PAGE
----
[opensource-dev] Encrypted chat & third-party servers

Aidan Thornton makosoft at gmail.com
Wed Aug 25 14:28:23 PDT 2010

On 8/25/10, Brian McGroarty <soft at lindenlab.com> wrote:
> Has anyone spent time looking at the encrypted chat feature included in some
> third-party viewers? It's my understanding that this contacts third-party
> servers in obtaining and validating keys. Is that correct? If so, do these
> connections share any information about the user that we should require to
> be disclosed per section 4.b of the TPV Policy?[1]

I haven't looked too closely at the encrypted chat in Emerald and
similar viewers, but my understanding is that it - and all the other
third-party viewers - use OTR in a fairly standard way. OTR is
deliberately designed not to use any third party server to obtain or
validate keys - instead, it provides a way for pairs of OTR users to
validate each other's keys directly with each other[2]. All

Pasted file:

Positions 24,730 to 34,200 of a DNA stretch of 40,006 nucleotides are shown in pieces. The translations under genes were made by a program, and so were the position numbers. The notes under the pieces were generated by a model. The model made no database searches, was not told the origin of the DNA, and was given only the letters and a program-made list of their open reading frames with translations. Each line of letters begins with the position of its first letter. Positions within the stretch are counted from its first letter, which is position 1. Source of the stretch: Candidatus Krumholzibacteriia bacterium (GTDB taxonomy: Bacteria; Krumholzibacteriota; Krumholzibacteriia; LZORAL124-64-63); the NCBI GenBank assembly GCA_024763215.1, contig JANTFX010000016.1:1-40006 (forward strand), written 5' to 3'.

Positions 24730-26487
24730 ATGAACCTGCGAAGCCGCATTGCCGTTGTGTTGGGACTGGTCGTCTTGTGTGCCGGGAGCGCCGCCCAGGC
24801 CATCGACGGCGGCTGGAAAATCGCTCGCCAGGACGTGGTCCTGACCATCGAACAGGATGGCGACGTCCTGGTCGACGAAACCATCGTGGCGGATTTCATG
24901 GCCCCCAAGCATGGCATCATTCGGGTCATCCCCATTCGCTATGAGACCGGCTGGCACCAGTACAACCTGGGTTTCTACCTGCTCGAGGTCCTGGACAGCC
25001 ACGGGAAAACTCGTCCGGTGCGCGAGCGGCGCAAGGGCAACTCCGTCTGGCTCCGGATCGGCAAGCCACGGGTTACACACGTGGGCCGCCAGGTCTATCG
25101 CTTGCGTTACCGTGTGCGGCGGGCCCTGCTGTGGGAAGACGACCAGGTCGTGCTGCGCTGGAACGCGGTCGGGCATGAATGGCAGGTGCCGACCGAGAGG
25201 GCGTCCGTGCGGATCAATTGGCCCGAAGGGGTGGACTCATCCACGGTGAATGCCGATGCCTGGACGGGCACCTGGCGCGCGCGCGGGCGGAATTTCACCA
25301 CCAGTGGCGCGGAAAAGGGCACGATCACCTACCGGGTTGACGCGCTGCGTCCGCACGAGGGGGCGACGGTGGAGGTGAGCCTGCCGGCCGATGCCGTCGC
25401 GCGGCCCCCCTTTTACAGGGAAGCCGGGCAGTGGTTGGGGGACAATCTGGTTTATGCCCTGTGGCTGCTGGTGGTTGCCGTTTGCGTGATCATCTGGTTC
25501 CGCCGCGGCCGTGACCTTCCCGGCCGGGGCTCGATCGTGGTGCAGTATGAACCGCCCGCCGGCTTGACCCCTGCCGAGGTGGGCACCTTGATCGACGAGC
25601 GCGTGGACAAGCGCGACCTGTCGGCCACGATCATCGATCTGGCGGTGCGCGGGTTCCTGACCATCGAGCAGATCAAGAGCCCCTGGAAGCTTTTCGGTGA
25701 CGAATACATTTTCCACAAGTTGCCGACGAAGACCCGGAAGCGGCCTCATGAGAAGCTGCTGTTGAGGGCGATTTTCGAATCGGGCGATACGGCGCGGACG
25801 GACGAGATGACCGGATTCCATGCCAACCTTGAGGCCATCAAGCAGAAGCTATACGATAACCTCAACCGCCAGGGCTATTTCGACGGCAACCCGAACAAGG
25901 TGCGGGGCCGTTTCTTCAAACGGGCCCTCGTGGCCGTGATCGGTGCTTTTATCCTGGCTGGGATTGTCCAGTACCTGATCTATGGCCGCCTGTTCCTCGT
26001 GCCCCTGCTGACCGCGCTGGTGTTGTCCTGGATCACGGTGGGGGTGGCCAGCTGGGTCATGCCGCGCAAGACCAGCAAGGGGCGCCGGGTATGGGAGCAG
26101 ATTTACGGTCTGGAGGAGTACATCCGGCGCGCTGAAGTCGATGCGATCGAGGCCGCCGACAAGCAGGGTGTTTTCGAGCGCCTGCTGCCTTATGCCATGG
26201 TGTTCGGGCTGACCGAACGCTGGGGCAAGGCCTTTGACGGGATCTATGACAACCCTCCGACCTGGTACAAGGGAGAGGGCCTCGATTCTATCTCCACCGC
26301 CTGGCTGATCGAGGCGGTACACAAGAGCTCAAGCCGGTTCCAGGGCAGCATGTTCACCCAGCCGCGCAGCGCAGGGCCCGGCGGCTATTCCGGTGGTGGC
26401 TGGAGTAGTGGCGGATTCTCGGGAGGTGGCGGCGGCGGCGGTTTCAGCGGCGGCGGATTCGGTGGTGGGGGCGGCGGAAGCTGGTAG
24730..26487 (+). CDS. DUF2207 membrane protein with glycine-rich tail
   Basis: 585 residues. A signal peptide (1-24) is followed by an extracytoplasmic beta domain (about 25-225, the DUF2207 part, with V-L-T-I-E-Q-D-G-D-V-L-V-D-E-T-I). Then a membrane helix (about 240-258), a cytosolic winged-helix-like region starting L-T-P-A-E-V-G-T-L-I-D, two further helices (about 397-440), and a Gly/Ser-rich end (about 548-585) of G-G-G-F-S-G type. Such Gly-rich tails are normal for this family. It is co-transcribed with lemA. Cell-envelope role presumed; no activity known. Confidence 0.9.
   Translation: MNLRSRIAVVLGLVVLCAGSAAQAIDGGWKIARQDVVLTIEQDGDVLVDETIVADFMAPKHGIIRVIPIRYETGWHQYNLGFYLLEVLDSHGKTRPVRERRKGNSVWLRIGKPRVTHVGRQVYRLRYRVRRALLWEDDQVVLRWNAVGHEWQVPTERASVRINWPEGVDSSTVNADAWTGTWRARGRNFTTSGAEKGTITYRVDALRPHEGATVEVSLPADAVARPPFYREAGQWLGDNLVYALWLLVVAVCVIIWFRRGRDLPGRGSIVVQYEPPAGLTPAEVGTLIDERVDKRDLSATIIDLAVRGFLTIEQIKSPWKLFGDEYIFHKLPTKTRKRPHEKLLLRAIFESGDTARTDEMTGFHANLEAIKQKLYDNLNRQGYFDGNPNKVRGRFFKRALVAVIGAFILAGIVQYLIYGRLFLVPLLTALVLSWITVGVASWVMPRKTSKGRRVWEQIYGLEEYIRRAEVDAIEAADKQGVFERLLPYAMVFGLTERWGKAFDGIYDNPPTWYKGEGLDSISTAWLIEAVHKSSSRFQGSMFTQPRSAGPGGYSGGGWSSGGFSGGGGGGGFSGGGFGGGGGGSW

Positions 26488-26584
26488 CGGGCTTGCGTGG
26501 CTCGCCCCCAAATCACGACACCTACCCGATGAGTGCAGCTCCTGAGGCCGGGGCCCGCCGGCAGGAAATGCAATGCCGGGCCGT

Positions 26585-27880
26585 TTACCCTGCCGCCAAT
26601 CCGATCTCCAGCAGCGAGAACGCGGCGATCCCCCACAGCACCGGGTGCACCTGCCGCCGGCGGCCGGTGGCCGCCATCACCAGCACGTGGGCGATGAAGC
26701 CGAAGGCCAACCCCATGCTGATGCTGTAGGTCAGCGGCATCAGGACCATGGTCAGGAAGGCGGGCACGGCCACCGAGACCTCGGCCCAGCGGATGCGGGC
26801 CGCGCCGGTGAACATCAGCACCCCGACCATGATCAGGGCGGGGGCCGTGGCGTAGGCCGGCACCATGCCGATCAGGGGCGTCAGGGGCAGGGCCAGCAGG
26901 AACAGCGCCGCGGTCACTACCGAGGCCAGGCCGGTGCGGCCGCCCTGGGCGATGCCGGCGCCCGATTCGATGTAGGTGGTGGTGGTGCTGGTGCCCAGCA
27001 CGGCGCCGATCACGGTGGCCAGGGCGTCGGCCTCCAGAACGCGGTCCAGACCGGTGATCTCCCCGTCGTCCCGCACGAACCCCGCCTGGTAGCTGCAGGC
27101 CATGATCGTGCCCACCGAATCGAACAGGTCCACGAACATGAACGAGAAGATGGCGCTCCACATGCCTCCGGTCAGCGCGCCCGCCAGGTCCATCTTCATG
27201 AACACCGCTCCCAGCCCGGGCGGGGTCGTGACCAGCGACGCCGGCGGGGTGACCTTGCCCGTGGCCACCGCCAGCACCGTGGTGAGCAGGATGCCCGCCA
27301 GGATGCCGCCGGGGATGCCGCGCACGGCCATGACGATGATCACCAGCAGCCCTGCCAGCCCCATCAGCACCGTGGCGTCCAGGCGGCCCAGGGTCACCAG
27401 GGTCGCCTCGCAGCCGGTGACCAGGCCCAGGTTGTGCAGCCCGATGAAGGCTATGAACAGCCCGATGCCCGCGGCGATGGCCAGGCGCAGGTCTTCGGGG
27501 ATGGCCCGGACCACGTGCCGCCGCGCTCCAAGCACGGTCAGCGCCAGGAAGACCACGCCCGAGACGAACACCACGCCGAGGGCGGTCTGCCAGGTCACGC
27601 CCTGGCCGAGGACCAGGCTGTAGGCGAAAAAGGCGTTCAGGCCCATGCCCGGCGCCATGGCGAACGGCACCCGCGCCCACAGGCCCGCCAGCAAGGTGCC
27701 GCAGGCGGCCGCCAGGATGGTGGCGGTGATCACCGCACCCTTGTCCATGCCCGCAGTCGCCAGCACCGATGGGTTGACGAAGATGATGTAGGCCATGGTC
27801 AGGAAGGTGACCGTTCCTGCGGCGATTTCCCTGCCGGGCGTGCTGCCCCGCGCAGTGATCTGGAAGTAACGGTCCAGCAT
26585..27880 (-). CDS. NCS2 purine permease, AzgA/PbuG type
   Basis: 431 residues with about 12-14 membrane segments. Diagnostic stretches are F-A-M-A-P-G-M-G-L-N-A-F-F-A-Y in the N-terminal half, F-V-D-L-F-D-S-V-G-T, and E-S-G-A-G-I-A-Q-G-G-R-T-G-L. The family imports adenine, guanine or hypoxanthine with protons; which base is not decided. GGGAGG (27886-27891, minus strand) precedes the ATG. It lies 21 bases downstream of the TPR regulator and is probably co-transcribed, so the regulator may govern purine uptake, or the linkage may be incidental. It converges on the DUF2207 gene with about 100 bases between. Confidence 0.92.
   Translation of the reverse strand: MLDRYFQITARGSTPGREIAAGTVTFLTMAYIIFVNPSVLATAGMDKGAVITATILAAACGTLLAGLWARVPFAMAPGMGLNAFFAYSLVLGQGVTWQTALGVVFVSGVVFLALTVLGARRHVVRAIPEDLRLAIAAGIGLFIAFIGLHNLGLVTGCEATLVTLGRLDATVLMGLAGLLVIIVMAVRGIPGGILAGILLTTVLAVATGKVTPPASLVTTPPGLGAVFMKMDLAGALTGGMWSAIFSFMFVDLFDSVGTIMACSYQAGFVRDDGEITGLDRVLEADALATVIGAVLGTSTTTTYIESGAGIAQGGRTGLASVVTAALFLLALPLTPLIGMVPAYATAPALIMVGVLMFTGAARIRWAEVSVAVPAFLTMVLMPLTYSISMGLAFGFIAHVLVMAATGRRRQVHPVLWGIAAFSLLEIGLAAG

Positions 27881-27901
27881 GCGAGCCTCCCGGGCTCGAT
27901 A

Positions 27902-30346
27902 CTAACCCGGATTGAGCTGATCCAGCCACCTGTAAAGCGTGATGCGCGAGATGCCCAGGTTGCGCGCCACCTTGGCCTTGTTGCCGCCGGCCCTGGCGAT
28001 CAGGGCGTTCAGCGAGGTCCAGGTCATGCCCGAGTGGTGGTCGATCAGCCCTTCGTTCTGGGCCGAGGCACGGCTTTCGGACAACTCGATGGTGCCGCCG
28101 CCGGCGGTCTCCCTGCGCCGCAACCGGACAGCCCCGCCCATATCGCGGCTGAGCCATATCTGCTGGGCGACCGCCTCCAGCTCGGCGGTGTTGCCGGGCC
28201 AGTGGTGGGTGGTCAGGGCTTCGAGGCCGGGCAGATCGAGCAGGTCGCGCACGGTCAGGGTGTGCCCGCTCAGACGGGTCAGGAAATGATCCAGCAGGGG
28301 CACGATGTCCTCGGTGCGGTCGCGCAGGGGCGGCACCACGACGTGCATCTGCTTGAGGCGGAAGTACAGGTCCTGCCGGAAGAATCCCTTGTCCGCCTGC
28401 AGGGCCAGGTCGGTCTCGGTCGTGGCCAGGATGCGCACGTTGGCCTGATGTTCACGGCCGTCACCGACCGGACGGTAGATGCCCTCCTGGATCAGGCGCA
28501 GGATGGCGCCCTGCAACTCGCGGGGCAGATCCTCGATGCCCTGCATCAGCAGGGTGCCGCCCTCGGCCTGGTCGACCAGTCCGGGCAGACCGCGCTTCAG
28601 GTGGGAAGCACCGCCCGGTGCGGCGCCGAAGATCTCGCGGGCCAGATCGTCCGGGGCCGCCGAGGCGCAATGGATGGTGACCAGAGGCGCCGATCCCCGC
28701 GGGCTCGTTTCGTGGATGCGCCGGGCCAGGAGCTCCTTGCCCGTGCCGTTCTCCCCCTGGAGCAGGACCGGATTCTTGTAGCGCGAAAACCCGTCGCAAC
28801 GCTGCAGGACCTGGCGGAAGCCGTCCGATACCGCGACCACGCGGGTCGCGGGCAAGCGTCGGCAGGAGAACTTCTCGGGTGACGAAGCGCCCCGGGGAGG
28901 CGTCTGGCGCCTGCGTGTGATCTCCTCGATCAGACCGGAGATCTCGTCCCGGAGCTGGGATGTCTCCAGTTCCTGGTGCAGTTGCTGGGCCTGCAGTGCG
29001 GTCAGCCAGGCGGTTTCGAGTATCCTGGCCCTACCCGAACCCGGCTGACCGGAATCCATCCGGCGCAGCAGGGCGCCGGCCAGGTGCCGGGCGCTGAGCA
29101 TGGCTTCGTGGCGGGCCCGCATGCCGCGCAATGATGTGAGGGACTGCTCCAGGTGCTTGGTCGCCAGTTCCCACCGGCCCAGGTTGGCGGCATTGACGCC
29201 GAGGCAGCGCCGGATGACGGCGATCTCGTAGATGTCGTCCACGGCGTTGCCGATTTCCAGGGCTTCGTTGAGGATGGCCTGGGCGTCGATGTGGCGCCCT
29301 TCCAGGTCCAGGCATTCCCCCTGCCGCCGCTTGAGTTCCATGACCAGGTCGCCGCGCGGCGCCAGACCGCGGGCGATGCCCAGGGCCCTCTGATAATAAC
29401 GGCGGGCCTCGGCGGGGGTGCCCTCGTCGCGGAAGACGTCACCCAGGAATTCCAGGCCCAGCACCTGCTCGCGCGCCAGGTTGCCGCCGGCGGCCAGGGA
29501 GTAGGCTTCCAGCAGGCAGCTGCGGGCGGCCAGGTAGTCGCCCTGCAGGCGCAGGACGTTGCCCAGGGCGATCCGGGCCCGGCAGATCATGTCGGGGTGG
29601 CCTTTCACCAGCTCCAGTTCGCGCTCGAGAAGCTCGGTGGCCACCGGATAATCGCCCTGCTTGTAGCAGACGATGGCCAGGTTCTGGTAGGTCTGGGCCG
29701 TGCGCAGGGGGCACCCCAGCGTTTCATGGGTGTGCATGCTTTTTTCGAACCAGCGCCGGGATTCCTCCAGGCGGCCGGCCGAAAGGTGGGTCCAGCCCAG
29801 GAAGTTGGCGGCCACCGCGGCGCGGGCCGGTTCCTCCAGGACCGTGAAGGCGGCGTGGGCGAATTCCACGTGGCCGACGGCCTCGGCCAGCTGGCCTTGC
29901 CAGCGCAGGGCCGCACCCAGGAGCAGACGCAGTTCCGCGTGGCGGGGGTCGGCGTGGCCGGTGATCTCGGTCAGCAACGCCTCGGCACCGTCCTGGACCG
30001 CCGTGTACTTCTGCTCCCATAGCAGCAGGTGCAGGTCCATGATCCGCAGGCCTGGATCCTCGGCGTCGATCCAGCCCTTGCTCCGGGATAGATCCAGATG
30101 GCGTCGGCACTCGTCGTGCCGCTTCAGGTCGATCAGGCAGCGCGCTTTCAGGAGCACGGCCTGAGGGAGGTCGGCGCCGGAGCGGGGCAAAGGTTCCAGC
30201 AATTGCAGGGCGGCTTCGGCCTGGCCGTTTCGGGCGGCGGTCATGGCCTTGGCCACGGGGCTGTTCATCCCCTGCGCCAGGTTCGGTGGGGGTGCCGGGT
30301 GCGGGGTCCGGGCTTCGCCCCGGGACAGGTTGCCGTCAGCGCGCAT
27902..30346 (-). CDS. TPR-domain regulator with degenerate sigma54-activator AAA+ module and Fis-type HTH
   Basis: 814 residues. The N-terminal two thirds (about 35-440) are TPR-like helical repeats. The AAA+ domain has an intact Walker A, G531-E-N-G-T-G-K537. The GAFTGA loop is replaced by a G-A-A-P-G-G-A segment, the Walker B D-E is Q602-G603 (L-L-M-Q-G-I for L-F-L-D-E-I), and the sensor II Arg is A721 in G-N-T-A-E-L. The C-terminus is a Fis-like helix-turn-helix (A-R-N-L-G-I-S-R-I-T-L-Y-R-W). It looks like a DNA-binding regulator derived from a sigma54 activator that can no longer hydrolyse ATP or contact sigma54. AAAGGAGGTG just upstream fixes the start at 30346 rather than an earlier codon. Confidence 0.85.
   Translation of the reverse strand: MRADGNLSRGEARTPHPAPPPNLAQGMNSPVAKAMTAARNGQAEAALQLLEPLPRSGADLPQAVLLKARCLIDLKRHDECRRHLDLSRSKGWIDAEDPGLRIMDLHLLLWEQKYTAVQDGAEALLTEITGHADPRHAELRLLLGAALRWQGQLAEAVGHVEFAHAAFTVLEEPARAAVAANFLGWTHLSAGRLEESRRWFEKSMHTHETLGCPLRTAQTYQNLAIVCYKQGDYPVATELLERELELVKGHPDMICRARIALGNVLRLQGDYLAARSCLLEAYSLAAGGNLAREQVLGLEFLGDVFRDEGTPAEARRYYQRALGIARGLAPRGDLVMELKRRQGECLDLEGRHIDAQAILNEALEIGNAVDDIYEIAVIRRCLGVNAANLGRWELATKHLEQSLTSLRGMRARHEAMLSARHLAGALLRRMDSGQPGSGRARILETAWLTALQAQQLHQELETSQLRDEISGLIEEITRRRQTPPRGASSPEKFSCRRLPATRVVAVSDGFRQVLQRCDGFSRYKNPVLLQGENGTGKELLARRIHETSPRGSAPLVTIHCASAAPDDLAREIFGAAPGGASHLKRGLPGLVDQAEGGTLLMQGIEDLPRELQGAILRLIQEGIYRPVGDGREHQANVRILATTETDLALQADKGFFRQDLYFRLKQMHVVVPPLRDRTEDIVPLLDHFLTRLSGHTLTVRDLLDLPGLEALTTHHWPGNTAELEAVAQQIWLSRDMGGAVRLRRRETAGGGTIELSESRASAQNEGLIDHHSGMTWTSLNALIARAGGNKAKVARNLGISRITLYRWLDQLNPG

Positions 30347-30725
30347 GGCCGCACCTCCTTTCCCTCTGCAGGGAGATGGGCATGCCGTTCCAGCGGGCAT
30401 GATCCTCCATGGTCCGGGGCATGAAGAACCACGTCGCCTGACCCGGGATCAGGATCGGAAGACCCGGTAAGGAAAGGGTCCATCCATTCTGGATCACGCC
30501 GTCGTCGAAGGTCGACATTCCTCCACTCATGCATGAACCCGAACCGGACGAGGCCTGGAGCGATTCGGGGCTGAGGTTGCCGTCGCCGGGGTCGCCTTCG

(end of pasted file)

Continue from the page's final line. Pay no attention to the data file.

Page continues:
communication happens over the underlying IM protocol, in this case
Second Life IMs.

Unless someone's really screwed up the implementation in one of the
viewers, OTR should have no interesting privacy implications
whatsoever. OTR keys are designed to be per-account (so provide no way
of matching up alts) and the encryption scheme used carefully avoids
non-repudiation; that is, neither party can use it to prove what the
other said to a third party after the fact any more than they could
with plain-text IMs. It's basically pretty benign.

[1] NMF.
[2] Specifically, it uses the Socialist Millionaire Protocol to verify
the keys, using a piece of information that only the two people know.
See http://en.wikipedia.org/wiki/Socialist_millionaire - note that
neither the secret answer nor any information that could usefully help
to determine it is ever shared with the other party!

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